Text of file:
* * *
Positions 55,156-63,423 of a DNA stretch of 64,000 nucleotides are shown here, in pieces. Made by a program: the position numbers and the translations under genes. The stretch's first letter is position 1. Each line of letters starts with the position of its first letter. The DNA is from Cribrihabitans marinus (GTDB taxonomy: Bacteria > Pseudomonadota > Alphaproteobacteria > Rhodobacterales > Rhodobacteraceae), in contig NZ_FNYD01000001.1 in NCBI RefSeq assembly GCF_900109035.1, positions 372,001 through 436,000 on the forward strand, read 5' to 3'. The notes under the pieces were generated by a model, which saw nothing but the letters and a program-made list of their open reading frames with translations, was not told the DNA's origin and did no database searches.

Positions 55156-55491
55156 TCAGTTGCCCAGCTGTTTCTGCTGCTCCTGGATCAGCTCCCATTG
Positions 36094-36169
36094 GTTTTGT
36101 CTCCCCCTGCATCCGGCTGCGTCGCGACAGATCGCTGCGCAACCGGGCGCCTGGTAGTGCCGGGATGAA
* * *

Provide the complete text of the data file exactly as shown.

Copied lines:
Positions 55,156-63,423 of a DNA stretch of 64,000 nucleotides are shown here, in pieces. Made by a program: the position numbers and the translations under genes. The stretch's first letter is position 1. Each line of letters starts with the position of its first letter. The DNA is from Cribrihabitans marinus (GTDB taxonomy: Bacteria > Pseudomonadota > Alphaproteobacteria > Rhodobacterales > Rhodobacteraceae), in contig NZ_FNYD01000001.1 in NCBI RefSeq assembly GCF_900109035.1, positions 372,001 through 436,000 on the forward strand, read 5' to 3'. The notes under the pieces were generated by a model, which saw nothing but the letters and a program-made list of their open reading frames with translations, was not told the DNA's origin and did no database searches.

Positions 55156-55491
55156 TCAGTTGCCCAGCTGTTTCTGCTGCTCCTGGATCAGCTCCCATTG
Positions 36094-36169
36094 GTTTTGT
36101 CTCCCCCTGCATCCGGCTGCGTCGCGACAGATCGCTGCGCAACCGGGCGCCTGGTAGTGCCGGGATGAA